Back on the truck (and away from the small, hot, hut filled with 50 bodies around a tv), we got the go ahead to push forward. We did so, but the mad rush of long-haul truckers vying for pole position was possibly as dangerous (if not, more than) the slippery roads. (Especially when most of the trucks were carrying tankers labelled 'Highly Inflammable' - I'm still trying to convince Lara that inflammable doesn't mean the opposite to flammable.)

Mad rush of trucks once the roads were re-opened.

"Eat our dust overland tourist punks!"

Jostling for pole position in the semi-wet conditions, with poor 80km/h..

For some, the pace and excitement of the afternoon was all too much...(above and below).

Yoichi catching another "rare' nap.
Laraldo - wearing her Cameroon colour sin her sleep.

Yours truly. Caught by the paparazzi in reflective mode.

Kay, what's she dreaming about?
I reckon it begins with 'P'. (Private joke.)
Along the way over these few days, we stopped off in various different towns for lunch (and an occasional beer whilst watching the footy) and to do our cook group shopping. In one town, Sonya had her wallet in hand and was paying for something when some wee twerp jumped out from inside the shop and grabbed her wallet whilst it was in her hands. As strong-headed as Sonya is (none of us boys would f*ck with her) (I take offense at that - I have a sweet side, honestly!!  -Son) she kept hold of her wallet and was ready to clock the little f**ker but thought better of it...mob rule 'n' all that. Nothing was stolen or lost in the fracas, but Son came away with some pretty nasty looking chicken scratches on her knuckles. This was a sign of things to come...

It has to be said that, thus far, Cameroon was the second friendliest country we'd been to. Surprisingly (at least for me) Nigeria is still way out in the lead as the friendliest country we've visited on this trip, in spite of its dubious reputation...Back to the point: Cameroon WAS the second-friendliest country we'd visited on this trip until this incident with Sonya. As we headed south towards Yaounde we all picked up negative vibes in these towns and just didn't feel like we were welcome there. Yaounde was no exception  - and I suppose big cities are the same the world over. As we drove through waving and cheering, proudly wearing our Cameroon footy t-shirts, more birds were flipped than in a KFC kitchen (maybe not a good metaphor: if rumours are to be believed you won't find many birds in a KFC kitchen)...What I mean is, middle fingers were everywhere - I even got a couple of 50 Cent wannabes doing gun signs with their hands at me. We didn't feel threatened...just a bit disappointed that the hospitality we'd received in rural Cameroon had come to an abrupt halt. We'd got nothing but 'tude here and the feeling was punctuated as we passed a place called 'Le Musee de Blackitude'. (In hindsight, it could have been because Cameroon were already out of the World Cup by this point. The country was in mourning; missing the days of Roger Milla.)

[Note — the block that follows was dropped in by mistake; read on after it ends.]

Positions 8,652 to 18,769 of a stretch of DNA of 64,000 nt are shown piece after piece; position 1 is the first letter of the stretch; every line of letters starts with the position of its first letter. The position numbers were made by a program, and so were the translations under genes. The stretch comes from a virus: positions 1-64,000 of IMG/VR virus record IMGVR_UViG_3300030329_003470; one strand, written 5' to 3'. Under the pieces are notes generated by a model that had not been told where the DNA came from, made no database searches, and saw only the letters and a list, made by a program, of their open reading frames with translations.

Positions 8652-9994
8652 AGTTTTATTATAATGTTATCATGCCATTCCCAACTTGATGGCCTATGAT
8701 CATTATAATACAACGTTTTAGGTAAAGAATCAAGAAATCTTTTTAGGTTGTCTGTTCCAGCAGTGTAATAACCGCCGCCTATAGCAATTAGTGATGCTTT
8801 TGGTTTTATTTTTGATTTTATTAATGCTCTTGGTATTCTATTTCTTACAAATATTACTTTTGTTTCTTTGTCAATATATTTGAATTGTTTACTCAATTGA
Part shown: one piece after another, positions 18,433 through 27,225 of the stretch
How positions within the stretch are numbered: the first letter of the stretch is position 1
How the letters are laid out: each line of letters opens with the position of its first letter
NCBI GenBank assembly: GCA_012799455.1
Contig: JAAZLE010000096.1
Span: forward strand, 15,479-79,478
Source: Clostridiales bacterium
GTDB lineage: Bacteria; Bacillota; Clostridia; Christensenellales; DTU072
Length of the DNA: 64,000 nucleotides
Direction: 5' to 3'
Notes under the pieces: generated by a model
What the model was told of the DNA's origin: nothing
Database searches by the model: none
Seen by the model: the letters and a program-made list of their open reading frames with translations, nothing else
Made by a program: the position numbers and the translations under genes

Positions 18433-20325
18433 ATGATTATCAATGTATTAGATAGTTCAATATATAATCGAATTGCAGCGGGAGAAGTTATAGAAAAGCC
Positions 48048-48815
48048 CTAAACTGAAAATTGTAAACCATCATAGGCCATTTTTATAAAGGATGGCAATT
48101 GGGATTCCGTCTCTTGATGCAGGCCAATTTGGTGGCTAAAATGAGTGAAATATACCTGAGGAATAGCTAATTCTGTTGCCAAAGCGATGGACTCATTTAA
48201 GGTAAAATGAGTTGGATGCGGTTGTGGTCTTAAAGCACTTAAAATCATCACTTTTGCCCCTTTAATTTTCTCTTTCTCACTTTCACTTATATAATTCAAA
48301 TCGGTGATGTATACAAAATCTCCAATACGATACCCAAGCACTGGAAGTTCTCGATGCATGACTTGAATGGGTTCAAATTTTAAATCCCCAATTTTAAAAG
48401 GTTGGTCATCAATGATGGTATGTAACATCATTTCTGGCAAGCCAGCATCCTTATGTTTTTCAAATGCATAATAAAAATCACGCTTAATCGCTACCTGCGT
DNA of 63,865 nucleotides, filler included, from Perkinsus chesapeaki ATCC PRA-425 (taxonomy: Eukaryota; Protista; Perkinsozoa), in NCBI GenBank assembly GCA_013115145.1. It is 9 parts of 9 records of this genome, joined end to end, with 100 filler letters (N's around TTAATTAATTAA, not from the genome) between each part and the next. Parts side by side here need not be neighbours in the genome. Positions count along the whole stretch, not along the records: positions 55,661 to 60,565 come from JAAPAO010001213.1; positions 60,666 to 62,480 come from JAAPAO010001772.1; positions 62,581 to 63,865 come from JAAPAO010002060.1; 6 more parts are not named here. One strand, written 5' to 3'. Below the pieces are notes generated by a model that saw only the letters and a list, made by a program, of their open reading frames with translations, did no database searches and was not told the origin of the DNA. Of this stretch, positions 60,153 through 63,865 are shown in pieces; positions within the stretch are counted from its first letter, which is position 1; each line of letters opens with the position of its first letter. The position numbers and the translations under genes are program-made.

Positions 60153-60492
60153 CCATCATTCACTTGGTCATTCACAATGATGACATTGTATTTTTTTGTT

On the way into Yaounde.
Muslim call to prayer by the side of the road.
Football fever alive and well despite the country's early World Cup exit. I love this ad. It's on the side of an entire multi-storey building. Ma-hoo-sive!
We rolled up to a Swiss-looking Presbyterian Mission in the centre of town. It was run by a moody-looking (but actually alright when you spoke to him) Swiss-French guy and his Cameroonian wife/girlfriend (?) and the many members of her extended family. They were welcoming enough but charged for everything (water and electricity used) and were pretty strict: if you were staying in a dorm in the building, you had to be in by 8pm. Fortunately, we were camping in the backyard so the curfew didn't apply - but this also meant that we didn't get the benefit of the inside toilet and shower after 8pm...we had to make do with the out-house, where I think they were secretly hoping to invent a new strain of hepatitis. As you could have guessed, we all got mild stomach upsets there and had some adventurous trips to said out-house in the middle of the night...wading through the creatures that swam in the puddles on the floor. 

The Presbyterian Mission - Swiss-looking.

Pass us the bog roll, mate!

Mmmmm! Hepatitis!!!
The plus-side of this place was Geoff and his room/pub: Geoff was the son of the Swiss guy's wife/girlfriend. He'd converted a truck container into a long, thin room decked out with bar, fridge, sofas and a tv. I imagine some of the boys back home (The Big Stinking Ang, ShevvyChenks and Slug) will appreciate the name of the pub - see photo.(Private joke.) 

Geoff's pub - some of the fellas back home will appreciate this.

Over the next few days we busied ourselves wondering around the town and dropping off our passports at the DRC and Gabonese embassies (to get our visas) and if we weren't doing that, we were grouped around the tv in Geoff's bar watching the footy. (Here was where we watched England win the last group game 1-0 only to quickly change channels and see the Yanks go through in the 3rd minute of extra time. Neal and Berbs were both ecstatic that their nations had made it through.) One day, Lara, Sonya, Kyle and Kim strolled off with one of Geoff's rasta friends to have some drumming/bongo lessons at a 'cultural centre'. From what I'm told, the guy had toured Europe giving these lessons along with his dancing counterpart. The report I had was that Laraldo had a natural talent for all of the instruments they tried. She does me proud again!